Time Out says
Play/Date: In brief
Audiences are encouraged to play along on social media as they navigate an immersive anthology of 17 works about dating in New York City, by playwrights including Greg Kotis, Clay McLeod Chapman and Chad Beckim. The evening is conceived by Blake McCarty; 3LD's Michael Counts directs.
Play/Date: Theater review by David Cote
Dating in New York: an exercise in masochism practiced by those who lost the capacity to feel pain. Unless you happen to be irresistibly sexy or wildly undiscriminating, hooking up is hard work. We’ve all gone through some nightmare scenario: imbibing too much courage in advance, thus getting progressively blotto at the table; or your date is the one who shows up unappealingly tipsy; maybe the night drags on for an eternity, as mutual loathing builds; or it ends prematurely, thanks to a handy “emergency” text; or you’re just bored. The variations are endless, and you see many of them—augmented by social media and fluid sexual identities—in Play/Date, an environmental, prismatic survey of the modern mating game.
This complex, multi-level installation—encompassing plays by 17 different writers and a cast of about 20 scattered through the Lower East Side club Fat Baby—is immersive, but not really interactive. We are instructed from the get-go to observe, not interfere, with the characters. So you can sit next to two guys flirting on a banquette, or head upstairs to ogle the topless guy and girl, and then pivot to an adorably quirky couple (she re-creates The Lion King with sock puppets). Some characters simply sit at media centers, texting into their phones. Don’t try to pick anyone up or get in on the action. It’s like walking around a dating mausoleum, where horny ghosts glide by. Unfortunately, conceiver Blake McCarty might have edited a bit; at two intermissionless hours (you can come and go as you please), the affair cools a bit.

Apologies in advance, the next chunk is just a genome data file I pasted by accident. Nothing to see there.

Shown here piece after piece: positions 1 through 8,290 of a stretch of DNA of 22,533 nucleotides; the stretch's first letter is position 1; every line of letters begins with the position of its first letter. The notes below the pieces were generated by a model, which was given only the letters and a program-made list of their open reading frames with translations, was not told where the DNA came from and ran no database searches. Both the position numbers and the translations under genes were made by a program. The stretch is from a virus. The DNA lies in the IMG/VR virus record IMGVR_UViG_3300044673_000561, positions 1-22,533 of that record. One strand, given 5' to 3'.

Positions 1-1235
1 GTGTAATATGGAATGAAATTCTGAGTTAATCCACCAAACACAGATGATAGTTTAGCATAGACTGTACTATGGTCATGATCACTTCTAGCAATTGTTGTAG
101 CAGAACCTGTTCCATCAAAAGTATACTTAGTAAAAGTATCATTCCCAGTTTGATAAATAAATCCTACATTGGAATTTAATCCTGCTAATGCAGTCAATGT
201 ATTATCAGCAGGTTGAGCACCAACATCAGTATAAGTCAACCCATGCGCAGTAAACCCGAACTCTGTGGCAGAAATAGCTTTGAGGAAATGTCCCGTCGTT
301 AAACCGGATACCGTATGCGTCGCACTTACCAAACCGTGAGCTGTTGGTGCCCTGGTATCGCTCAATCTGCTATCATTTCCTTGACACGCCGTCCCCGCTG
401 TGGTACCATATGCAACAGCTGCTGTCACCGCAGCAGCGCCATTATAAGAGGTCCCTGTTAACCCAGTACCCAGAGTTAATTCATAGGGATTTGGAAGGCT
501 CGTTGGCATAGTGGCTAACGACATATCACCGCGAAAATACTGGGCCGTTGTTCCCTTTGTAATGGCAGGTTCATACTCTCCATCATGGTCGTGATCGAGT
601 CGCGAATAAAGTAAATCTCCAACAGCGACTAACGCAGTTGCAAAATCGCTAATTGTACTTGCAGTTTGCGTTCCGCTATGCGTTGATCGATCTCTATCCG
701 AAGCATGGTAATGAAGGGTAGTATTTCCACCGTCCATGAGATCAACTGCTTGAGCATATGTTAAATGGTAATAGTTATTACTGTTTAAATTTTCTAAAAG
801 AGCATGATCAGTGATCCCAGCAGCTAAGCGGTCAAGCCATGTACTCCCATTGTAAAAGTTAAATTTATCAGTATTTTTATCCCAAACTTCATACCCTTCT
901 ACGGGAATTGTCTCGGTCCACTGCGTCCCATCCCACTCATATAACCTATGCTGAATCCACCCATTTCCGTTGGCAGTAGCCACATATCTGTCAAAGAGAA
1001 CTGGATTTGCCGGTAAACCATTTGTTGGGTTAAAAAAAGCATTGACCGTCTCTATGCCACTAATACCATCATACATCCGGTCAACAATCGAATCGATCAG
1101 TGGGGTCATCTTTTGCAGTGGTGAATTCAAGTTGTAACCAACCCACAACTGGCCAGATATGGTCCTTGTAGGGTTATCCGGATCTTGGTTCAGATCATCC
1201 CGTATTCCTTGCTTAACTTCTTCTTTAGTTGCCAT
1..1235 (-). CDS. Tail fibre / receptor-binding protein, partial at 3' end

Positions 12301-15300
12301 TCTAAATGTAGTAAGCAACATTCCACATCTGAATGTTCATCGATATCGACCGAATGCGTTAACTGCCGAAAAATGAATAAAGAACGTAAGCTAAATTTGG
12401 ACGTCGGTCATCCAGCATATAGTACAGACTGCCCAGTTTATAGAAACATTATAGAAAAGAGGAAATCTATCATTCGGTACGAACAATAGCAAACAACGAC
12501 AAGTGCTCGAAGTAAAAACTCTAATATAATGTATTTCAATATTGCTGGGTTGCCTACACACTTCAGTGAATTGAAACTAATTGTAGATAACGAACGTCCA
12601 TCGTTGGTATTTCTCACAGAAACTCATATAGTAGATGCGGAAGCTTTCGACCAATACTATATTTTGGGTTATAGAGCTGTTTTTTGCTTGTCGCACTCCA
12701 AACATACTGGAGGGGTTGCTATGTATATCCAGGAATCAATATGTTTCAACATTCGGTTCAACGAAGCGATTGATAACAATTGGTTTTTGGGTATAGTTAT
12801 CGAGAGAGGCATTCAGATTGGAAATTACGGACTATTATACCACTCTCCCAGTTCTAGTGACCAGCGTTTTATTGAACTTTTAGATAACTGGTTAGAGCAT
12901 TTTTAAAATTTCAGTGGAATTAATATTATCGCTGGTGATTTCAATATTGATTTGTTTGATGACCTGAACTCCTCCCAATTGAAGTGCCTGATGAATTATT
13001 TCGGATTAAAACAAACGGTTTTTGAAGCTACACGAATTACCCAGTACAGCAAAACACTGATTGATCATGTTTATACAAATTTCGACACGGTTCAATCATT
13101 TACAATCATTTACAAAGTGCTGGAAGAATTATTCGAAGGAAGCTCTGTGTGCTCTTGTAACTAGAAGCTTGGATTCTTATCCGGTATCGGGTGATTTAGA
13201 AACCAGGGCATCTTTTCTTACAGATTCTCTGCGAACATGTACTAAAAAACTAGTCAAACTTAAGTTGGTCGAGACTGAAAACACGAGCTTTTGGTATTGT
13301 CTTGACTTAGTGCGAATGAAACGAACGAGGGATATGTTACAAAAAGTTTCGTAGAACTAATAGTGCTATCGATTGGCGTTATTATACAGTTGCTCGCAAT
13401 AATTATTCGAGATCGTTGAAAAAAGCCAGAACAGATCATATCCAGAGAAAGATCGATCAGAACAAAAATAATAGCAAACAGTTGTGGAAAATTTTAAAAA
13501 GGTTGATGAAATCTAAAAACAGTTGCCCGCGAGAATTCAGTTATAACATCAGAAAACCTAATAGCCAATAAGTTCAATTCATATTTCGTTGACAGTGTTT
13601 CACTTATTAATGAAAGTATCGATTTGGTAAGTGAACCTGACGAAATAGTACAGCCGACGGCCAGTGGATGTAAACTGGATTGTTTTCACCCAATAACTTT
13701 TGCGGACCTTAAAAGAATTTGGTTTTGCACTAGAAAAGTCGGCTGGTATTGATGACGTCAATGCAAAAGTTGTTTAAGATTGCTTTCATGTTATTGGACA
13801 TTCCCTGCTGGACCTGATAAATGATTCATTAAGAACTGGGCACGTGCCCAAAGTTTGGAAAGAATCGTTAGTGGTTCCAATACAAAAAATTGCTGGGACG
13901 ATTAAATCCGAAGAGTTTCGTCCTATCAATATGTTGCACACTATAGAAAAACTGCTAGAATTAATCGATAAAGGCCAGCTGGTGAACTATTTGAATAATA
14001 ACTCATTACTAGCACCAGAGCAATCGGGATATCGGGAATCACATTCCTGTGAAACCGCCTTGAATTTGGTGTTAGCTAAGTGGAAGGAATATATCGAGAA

Also, given the built-in cacophony, proliferating micro-narratives and choose-your-own-adventure openness, it’s tricky (if not pointless) to judge the quality of any script or performance. Director Michael Counts, whose CV includes avant-garde extravaganzas in the late ’90s and magisterial mise-en-scène with the late New York City Opera, does impressive detail work while keeping the many-armed machine grinding efficiently. The cast is attractive and game, the cocktails aren’t too watered down, and, depending on your age (cough, cough) or marital status (cough, cough) you may find yourself buffeted by waves of nostalgia for late nights, crowded bars and the callow thrill of conquest. As far as dates go, you may not get lucky, but you’ll get out of the house.—Theater review by David Cote
Follow David Cote on Twitter: @davidcote